Pleasure Island (2014)

August 10th, 2015
Author: Meredith Taylor

Director: Mike Doxford  Writers: Simon Richardson/Mike Doxford

Cast: Ian Sharp, Gina Bramhill, Rick Warden, Nicholas Day, Samuel Anderson, Darwin Shaw

98min   UK   Crime Drama

Another British indie in similar vein to Blood Cells and Dead Man’s Shoes, centres on a sensitive ex-military man who goes back to his home town to find that things have changed and, sadly, for the worst. This time we’re on the North Lincolnshire coast, a once wealthy area until the fishing industry died and left a decent but poverty-stricken community to fend for themselves. ‘Pleasure Island’ refers to the theme park that grew up in Cleethorpes in the early 90s to create jobs and a lifeline for the locals.

Thoughtfully-crafted with a fabulous sense of place evoked by Shaun Cobley’s limpid visuals of the fish-market, Cleethorpes’s stunning beaches and aerial shots of the harbour, PLEASURE ISLAND is well-acted by a decent British cast led by Ian Sharp (as Dean), who is at odds with his pigeon-fancier dad Tony (Nicholas Day), who runs an ingenious side-line in North Sea skulduggery involving his birds. Meanwhile Dean’s ex Jess (Gina Bramhill) is a now a single mum who strips in the evenings for extra money, pimped out by Connor, a nasty coked-up businessman with a penchant for Caribbean shirts (Rick Warden),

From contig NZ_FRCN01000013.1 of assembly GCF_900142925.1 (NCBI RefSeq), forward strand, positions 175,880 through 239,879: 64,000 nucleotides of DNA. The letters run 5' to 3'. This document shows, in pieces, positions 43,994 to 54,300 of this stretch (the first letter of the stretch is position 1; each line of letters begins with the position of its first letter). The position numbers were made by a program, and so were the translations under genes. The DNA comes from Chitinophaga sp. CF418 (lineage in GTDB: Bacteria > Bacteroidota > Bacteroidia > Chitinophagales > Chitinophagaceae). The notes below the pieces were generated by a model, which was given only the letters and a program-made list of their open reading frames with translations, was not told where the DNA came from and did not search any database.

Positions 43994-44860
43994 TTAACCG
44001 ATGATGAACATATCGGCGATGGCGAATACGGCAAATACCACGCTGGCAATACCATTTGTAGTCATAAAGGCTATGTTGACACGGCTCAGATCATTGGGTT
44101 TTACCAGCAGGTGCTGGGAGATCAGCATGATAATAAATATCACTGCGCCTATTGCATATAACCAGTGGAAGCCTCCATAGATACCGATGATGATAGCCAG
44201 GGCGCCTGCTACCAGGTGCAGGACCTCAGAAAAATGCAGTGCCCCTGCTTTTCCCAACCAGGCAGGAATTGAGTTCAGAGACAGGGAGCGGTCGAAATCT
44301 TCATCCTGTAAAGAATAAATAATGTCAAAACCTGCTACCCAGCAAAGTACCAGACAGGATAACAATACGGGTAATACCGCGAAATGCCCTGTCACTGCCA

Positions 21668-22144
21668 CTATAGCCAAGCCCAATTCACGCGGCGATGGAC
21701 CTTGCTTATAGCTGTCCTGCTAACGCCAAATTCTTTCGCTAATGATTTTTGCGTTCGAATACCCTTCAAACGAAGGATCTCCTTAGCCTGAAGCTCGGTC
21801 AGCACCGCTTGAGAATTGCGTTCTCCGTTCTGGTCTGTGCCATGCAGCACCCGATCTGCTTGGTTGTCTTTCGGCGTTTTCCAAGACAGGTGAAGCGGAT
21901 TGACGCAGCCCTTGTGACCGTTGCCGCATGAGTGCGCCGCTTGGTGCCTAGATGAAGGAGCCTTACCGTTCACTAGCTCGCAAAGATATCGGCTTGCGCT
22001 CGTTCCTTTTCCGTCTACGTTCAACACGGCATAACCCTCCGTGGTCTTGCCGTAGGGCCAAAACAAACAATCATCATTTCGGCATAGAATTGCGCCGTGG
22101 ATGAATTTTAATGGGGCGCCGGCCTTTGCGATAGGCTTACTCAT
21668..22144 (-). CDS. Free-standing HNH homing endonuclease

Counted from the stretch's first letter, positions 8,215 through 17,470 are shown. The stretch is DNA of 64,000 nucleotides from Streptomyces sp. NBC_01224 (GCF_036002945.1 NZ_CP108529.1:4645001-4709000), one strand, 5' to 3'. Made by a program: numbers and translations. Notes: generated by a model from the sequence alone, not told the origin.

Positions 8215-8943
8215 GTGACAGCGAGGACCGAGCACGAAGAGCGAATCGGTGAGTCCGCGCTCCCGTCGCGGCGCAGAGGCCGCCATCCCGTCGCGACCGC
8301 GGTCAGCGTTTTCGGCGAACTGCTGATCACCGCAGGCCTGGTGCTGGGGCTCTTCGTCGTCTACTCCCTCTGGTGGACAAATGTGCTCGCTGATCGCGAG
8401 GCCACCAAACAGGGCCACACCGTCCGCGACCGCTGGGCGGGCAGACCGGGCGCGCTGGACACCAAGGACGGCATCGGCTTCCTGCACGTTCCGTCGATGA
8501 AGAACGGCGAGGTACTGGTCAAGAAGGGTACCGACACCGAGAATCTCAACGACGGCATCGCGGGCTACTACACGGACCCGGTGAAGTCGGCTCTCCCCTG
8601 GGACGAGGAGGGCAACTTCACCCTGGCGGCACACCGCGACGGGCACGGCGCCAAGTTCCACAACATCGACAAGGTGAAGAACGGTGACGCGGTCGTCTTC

Despite a promising start, PLEASURE ISLAND suffers in the script department from a rather cardboard set of characters for the most part. Although Tony, his rivals Connor and boss Russ (Paul Bullion) are well-drawn and authentic enough, the story soon descends into the usual narrative-style of this misogynist Britflic genre: loutish lads versus passive lassies, with dialogue resorting to endless effing and blinding in place of more convincing parlance. Women get the rough deal here and are portrayed as weak, pathetic characters who invariably get beaten up and verbally abused. Sadly, Jess and Cordelia are no different, endlessly giving in and showing no back-bone whatsoever. So it’s left to Ian Sharp’s Dean to come to the rescue with his military training, avenging Jesse’s honour and sorting Tony out in the process. Sharp does a good job as a strong and silent type but somehow Dean lacks ballast on the characterisation front. There is something pathetic about all these people, and at the end of the day, you can’t help feeling sorry for them all in their downtrodden lives, trying to make the best of things: they come across as sadly comical rather than deeply venal. So there is much to be admired about Doxford’s feature debut which is appealing and watchable despite its flaws. And despite the violent overtones, he softens a tragic story of love and loss with moments of calm combined with a gentle atmospheric soundtrack from The Jive Aces. MT



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